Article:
ANNAPOLIS, Md. — The occupancy rate for seniors housing across the United States remained virtually unchanged at 88.1 percent in the first quarter of 2019, according to the National Investment Center for Seniors Housing & Care (NIC), a nonprofit organization that provides research and analytics to the seniors housing industry.
Occupancy increased 10 basis points from the previous quarter and decreased 20 basis points from one year ago. Occupancy for the first quarter of 2019 was 210 basis points below its most recent high of 90.2 percent in the fourth quarter of 2014.
“Occupancy in seniors housing properties remained stable nationally but varied greatly from market to market,” says Chuck Harry, NIC’s head of research and analytics. “Local markets can vary due to changes in local economic performance, barriers to entry such as zoning and regulations, shifting demographics, and other factors.”
Of the 31 metropolitan areas that comprise NIC’s primary markets, the highest first-quarter U.S. occupancy rates occurred in San Jose (94.1 percent) and San Diego (92.2 percent). The lowest first-quarter occupancy rates were in Houston, TX (77.1 percent) and San Antonio (77.4 percent).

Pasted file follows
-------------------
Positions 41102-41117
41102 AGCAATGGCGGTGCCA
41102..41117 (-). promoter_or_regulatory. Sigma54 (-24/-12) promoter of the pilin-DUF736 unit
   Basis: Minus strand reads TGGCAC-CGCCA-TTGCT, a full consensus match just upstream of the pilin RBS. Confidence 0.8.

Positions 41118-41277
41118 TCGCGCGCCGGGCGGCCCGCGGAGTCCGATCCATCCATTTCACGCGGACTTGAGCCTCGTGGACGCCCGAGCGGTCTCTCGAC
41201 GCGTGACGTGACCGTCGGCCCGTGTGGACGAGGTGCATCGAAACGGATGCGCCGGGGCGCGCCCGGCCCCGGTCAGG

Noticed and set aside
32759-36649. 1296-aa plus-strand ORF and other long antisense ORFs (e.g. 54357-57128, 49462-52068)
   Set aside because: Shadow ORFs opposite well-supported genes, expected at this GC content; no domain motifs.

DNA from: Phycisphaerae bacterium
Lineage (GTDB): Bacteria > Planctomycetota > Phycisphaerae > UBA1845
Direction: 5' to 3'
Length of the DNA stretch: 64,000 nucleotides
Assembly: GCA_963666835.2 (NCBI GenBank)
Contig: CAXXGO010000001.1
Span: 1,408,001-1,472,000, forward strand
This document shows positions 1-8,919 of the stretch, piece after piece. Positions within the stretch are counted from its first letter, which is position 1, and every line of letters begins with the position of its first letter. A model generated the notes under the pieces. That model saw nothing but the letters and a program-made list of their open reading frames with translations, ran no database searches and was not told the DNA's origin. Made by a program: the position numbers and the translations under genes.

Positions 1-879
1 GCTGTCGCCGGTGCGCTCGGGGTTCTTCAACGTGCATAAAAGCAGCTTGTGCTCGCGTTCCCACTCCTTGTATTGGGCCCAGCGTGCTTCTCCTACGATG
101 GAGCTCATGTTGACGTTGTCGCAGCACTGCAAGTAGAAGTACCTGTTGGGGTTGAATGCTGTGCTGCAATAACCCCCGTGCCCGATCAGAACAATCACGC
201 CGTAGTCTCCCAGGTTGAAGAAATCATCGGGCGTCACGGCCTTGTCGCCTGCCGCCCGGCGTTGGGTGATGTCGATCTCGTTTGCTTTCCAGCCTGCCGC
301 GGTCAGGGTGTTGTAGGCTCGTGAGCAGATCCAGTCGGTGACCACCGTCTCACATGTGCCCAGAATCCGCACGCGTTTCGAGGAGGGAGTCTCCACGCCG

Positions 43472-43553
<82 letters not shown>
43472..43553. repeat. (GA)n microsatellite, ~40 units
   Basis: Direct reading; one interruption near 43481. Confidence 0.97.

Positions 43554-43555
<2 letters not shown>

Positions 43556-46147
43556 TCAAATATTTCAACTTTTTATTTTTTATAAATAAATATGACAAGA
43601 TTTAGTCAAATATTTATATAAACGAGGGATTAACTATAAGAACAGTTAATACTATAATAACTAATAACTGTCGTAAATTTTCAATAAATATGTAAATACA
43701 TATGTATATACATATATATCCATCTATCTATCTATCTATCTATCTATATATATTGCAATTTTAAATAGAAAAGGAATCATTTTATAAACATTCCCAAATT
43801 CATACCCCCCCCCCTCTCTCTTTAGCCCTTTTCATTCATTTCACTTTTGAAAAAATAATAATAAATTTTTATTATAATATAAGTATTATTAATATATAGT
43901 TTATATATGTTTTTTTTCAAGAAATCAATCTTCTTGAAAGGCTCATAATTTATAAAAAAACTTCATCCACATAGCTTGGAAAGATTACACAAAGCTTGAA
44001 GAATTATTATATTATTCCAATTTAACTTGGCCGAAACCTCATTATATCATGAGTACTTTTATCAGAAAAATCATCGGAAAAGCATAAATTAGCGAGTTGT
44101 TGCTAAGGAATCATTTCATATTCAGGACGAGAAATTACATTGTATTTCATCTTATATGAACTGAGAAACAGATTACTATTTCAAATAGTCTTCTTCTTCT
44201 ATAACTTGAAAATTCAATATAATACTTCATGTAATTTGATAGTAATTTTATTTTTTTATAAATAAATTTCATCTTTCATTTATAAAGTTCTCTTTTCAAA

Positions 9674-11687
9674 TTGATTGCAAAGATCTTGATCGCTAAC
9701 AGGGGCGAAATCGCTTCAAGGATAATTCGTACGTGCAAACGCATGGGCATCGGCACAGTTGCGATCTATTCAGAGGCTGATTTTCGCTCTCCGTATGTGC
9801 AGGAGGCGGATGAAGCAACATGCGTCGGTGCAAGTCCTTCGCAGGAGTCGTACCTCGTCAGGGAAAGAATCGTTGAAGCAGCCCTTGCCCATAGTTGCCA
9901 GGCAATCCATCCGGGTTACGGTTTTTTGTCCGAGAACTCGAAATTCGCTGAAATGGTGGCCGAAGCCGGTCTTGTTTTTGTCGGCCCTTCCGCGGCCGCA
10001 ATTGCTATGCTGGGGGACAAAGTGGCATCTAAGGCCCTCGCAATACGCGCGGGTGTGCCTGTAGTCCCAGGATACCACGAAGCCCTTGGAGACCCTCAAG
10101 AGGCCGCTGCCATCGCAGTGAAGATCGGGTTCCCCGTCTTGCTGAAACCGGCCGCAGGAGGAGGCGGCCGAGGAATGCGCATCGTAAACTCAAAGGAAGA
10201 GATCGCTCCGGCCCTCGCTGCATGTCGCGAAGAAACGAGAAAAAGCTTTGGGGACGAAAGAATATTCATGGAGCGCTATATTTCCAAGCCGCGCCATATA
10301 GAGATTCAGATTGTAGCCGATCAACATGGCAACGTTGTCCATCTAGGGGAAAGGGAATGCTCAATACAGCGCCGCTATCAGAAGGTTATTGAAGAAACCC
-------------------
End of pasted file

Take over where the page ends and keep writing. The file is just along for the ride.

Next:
NIC data show the largest occupancy increase from a year ago occurred in Las Vegas (from 86 percent in the first quarter of 2018 to 87.9 percent during the same period in 2019). The largest decrease occurred in Houston (from 78.9 percent in the first quarter of 2018 to 77.1 percent during the same period of 2019).
“The 17 percentage point spread in occupancy across these major U.S. markets is exceptionally wide when compared to other commercial property types,” notes Harry.
NIC data suggest a possible slowing in new seniors housing construction as the reason occupancy has stabilized after years of declines. Seniors housing construction starts during the first quarter of 2019 in NIC’s 31 primary markets totaled 4,003 units, which include 2,236 independent living units and 1,767 assisted living units. Starts totaled 19,367 units across the previous four quarters.
Data on quarterly construction starts are considered preliminary, as they often are revised in subsequent quarters as additional information becomes available.
“We continue to see strong demand for seniors housing nationally, as demand slightly exceeded inventory growth in the first quarter, albeit by a relatively small amount,” says Beth Burnham Mace, NIC’s chief economist. “At the same time, inventory growth appears to be cooling, due to a slowdown in construction starts, raising the possibility that demand for seniors housing might better align with supply later this year.”
For the complete report, click here.